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March Books 25) Doctor Who and the Daleks

25) Doctor Who and the Daleks, by David Whitaker

There was a time when this was literally the only Doctor Who book in existence (under its excellent original 1964 title of Doctor Who in an Exciting Adventure with the Daleks); indeed it was the only commercially available representation of any Doctor Who story, in those days long before video-recorders (let alone DVDs). So we have Whitaker taking much greater liberty with Terry Nation's TV script than almost any other novelisation (John Lucarotti's treatment of The Massacre differs even more from the story as broadcast, but he was reverting back to his own original script).

And the result is quite possibly the best of the novelisations, judged as a novel. The opening of the story is comprehensively rewritten, Ian being an unemployed research scientist who accidentally encounters Barbara, who has been tutoring the mysterious Susan, and gets involved with the Doctor and his Tardis. So much time is invested - wisely - in setting the scene that we are a third of the way through the book before we reach the equivalent point to the end of the TV story's first episode (out of seven).

The biggest novelty, for those of us who have read almost any of the subsequent hundreds of Who books, is that the whole story is told in the first person, from Ian's point of view. (It's not unknown in later Who literature, but it is very unusual.) This does require a certain amount of narrative juggling, but Whitaker gets away with it better than I remembered from when I first read this, three decades ago.

Today's generation of fans will squee at the pronounced sexual tension in the Ian/Barbara relationship here - the TV story has Barbara close to flirting with Ganatus, one of the Thals, but he barely gets to look at her on the printed page. Poor Susan rather fades into the background as well after she has done her mercy run to the forest. The characterisation of the Doctor is much more harsh and edgy than Hartnell's depiction; since Whitaker was the story editor, perhaps this was what he had originally in mind? (A possibility supported by the surviving first cut of the first ever episode.)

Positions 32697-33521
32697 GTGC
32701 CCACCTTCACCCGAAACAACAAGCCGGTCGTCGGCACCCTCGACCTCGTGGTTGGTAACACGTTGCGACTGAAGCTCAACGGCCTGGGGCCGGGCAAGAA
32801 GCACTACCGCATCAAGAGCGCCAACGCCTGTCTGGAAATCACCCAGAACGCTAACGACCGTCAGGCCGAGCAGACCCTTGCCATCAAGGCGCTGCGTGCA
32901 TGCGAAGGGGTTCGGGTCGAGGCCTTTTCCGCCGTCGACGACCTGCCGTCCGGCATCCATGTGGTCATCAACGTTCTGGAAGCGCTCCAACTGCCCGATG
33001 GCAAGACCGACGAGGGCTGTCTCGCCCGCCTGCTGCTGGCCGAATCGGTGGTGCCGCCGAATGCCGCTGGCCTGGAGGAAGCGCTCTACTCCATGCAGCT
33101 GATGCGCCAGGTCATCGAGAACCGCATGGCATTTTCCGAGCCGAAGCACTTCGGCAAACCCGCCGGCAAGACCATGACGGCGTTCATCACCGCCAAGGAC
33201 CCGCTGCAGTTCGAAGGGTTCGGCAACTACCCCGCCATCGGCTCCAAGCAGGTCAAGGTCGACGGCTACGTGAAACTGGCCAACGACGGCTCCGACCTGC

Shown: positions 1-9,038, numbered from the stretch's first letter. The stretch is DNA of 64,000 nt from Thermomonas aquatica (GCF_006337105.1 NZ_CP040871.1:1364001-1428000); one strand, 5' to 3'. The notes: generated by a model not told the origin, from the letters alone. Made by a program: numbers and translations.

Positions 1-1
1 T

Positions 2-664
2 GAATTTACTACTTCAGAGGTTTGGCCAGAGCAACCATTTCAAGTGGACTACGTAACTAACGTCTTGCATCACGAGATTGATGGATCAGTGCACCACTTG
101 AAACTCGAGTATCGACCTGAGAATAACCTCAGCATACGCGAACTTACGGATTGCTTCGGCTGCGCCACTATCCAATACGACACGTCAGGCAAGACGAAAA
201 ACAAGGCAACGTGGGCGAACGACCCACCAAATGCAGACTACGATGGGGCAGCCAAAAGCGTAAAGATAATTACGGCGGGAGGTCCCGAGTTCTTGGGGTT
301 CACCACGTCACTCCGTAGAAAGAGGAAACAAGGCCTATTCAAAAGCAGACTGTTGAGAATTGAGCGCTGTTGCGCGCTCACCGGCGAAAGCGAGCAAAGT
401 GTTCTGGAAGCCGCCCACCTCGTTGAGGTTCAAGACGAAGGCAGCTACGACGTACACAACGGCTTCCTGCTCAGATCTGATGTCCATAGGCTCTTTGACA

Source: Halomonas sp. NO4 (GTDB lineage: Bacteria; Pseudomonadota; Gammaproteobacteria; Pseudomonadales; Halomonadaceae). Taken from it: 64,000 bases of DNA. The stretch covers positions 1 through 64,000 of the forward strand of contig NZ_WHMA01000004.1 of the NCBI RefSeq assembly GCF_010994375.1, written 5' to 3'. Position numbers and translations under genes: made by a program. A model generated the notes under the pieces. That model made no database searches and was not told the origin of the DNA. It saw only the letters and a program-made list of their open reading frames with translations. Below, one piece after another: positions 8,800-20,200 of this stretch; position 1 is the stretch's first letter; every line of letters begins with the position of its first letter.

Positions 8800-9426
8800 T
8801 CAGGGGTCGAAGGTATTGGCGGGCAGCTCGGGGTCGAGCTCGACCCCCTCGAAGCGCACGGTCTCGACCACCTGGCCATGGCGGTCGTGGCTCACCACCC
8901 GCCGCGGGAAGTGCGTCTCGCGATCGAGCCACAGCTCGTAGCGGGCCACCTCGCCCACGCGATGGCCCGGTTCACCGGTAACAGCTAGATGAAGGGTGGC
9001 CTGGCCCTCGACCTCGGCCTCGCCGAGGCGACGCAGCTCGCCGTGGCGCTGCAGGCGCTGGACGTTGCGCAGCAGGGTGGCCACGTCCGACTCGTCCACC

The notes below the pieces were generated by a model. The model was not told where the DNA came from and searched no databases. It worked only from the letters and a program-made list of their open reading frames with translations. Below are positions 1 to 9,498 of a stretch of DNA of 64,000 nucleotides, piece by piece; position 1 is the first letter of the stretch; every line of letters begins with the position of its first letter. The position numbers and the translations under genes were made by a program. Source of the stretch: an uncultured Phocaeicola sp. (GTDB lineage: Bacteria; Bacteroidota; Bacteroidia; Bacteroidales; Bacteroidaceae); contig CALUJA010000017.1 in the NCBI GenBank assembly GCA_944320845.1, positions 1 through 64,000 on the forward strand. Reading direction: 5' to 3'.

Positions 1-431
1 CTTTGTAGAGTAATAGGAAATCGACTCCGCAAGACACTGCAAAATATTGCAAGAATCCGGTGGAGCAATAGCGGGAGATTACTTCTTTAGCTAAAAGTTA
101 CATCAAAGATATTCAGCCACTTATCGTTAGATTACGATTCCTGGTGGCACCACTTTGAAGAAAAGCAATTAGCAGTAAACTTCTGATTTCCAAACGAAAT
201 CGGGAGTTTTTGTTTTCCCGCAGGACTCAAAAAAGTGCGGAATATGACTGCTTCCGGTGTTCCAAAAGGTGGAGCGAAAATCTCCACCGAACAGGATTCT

And the Daleks themselves are pretty memorable here, though Whitaker seems a bit confused about their size - three feet high at one point, four foot six at another, though the illustrations are of our "normal" sized pepperpots. However, this confusion is compensated for by the glorious description of the mutants within the metal casings, and their glass-enclosed leader. The TV show has never managed such memorable presentations of the creatures inside, though it has occasionally tried. (The versions encountered by the Ninth Doctor come closest.)

Anyway, this is an excellent read, well worth hunting down.


( 4 comments — Leave a comment )
Mar. 17th, 2008 08:46 pm (UTC)
I totally agree: this is by far the best Doctor Who book as an actual novel. In fact I was a little disappointed when, a few years later, I found out how it actually all started.

One thing, though, that is particularly interesting is that in the t.v. version it is Ian who tries not to interfere in the Thals' decision rather than Barbara in the book.
Mar. 17th, 2008 10:34 pm (UTC)
There is a full text reading of this by William Russell available from the BBC, which is quite a pleasant way to pass some train trips.

It also influences one of the better DW original novels, the non-canonical Campaign by Jim MOrtimore which ended up self-published but is well worth hunting down.
Mar. 18th, 2008 11:01 am (UTC)
My mum or dad (funny I can remember which book but not which parent) read me this as a bedtime story when it came out. I think it was too 'old' for me really (I must have been 3 or 4) but I loved it.
Jul. 28th, 2010 05:38 pm (UTC)
I have recently re-read my copy of this, which is a 1965 Armada edition, with no cover and some coloured pencil scribbles on page 11....
( 4 comments — Leave a comment )

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